From the List of Shame Files: Harold & Maude

While we at Cinedelphia are all avid film buffs, there are many films that are held in high regard that we haven’t seen. As we cross them off our collective List of Shame, we’ll share our thoughts here!

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Trying to explain Harold and Maude initially feels like an easy task. Roger Ebert infamously described the film as ” a movie of attitudes. Harold is death, Maude life, and they manage to make the two seem so similar that life’s hardly worth the extra bother.” This is at least one instance where I will disagree with one of my lifelong role models. As someone with a soft spot for heartfelt indie films like Me and Earl and the Dying Girl, Frances Ha, the filmography of Wes Anderson, Tiny Furniture, and scores of mumblecore films, I can’t help but feel that Harold and Maude is the antecedent of all those films. With a small cast and threadbare plot, Harold and Maude follows the emotional arcs of its lead characters rather than some external force moving the story forward.

Unlike female characters in films that owe Harold and Maude a debt, Maude (Ruth Gordon) has a story all her own, even if we only get hints (she is a Holocaust survivor, for example), we know there is much more to this septuagenarian car thief than meets the eye. Given her birth before the turn of the century, and seeing both the wonders and the horrors of the 20th century first hand, including flight, world wars, genocide, and the nuclear threat, it would be easy to begrudger her a negative or jaded outlook on life. Rather she is vibrant, and her experiences inform her anarchist bent. Having seen regimes and morals rise and fall, she only takes from the social norms for which she has personal use.

And though Maude is a strange person to embody the free spirit movement of the Sixties, the way that the film treats authority figures themselves is fascinating. Rather than portraying policemen (most notably Tom Skerrit) or even military generals (Charles Tyner) as milquetoast conformists, they are seen as just as odd as our protagonists. Chief among these is Harold’s mother (Vivian Pickles). She is delightfully eccentric, and is an interesting role model for Harold, not admonishing him for his behavior so much as it seems she wants to instill in him how to be eccentric in the proper way of the wealthy.

Of course, the film wouldn’t work if Harold (Bud Cort) wasn’t likable. While Harold fits the mold of the idle rich teenager a bit too comfortably, his sense of nihilism and obsession with death seems to stem mostly from his resignation to the life his mother has chosen for him. Harold barely protests his mother’s proclamations directly, much preferring the passive aggressive means of staging elaborate suicides (which have become so routine his mother calmly takes her laps while he floats facedown in the pool) and avenging the loss of his hearse by converting his new Jaguar to look like one.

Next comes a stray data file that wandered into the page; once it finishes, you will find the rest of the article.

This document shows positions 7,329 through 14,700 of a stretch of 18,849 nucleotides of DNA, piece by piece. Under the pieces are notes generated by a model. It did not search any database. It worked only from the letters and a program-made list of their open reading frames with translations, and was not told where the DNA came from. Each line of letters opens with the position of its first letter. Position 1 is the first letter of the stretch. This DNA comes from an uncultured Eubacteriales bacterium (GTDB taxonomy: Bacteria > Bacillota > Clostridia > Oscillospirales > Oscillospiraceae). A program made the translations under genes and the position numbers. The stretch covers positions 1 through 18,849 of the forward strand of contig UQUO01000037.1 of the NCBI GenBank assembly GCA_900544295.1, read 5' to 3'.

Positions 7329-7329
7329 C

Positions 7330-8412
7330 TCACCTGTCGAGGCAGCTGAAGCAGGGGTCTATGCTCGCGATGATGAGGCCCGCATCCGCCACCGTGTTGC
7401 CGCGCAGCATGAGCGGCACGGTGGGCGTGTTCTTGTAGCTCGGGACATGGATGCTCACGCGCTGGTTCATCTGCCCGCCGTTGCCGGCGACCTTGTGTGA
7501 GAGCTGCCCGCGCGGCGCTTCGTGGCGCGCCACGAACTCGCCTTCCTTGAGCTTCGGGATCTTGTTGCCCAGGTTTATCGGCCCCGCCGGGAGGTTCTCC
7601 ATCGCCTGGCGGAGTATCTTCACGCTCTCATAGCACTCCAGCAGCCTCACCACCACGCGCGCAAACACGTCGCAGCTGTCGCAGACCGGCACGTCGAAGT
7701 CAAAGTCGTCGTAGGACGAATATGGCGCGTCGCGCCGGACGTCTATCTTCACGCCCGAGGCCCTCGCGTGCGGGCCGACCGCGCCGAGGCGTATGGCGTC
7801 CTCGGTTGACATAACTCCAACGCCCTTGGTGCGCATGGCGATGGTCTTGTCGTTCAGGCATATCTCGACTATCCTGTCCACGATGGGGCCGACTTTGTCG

Another aspect of the film that stands out is the music by Cat Stevens. While counterculture films have used pop musicians before, most notably, Simon & Garfunkel in Mike Nichols’ The Graduate, Harold and Maude takes another step forward in integrating pop music and film score. Both films use folk rock at least in part to establish counterculture credentials, and the tone of both is at least partially defined by the soundtrack. However, none of the music in The Graduate advances the story as much as the “Trouble” sequence from the end of Harold and Maude (spoilers):

Director Hal Ashby imbues the film with a particular sense of unreality. There is a lot of artificiality in the film, most notably in the portrayal of the Bay Area of California as a rainy, dreary, English-like countryside (Ashby spent a lot of his life in Malibu, so it may be how he experienced San Francisco). There are a lot of deep colors, and often a certain dreariness that only make the brighter colors, as in the graveyard and flower sequences, pop even more. This extends to other locations in the film like the homes of the title characters, which have an abundance of visuals, overflowing with detail that is never focused on. Is it any surprise that Wes Anderson included two Cat Stevens songs in Rushmore and casted Bud Cort in The Life Aquatic with Steve Zissou?

Harold and Maude is highly recommended, as long as one takes the time to not dismiss it as a pale echo of its descendants.

And if you want to experience Harold and Maude on the big screen, it will be shown at the Bryn Mawr Film Institute as a screening and seminar on July 29.

Author: Ryan Silberstein

Ryan has been writing thoughtful film reviews and pop culture commentary on and off for over a decade. He spends his days at a company named one of the best to work for in the Philadelphia area. His other interests include comic books, coffee, experimental beer, discovering new music, and books.

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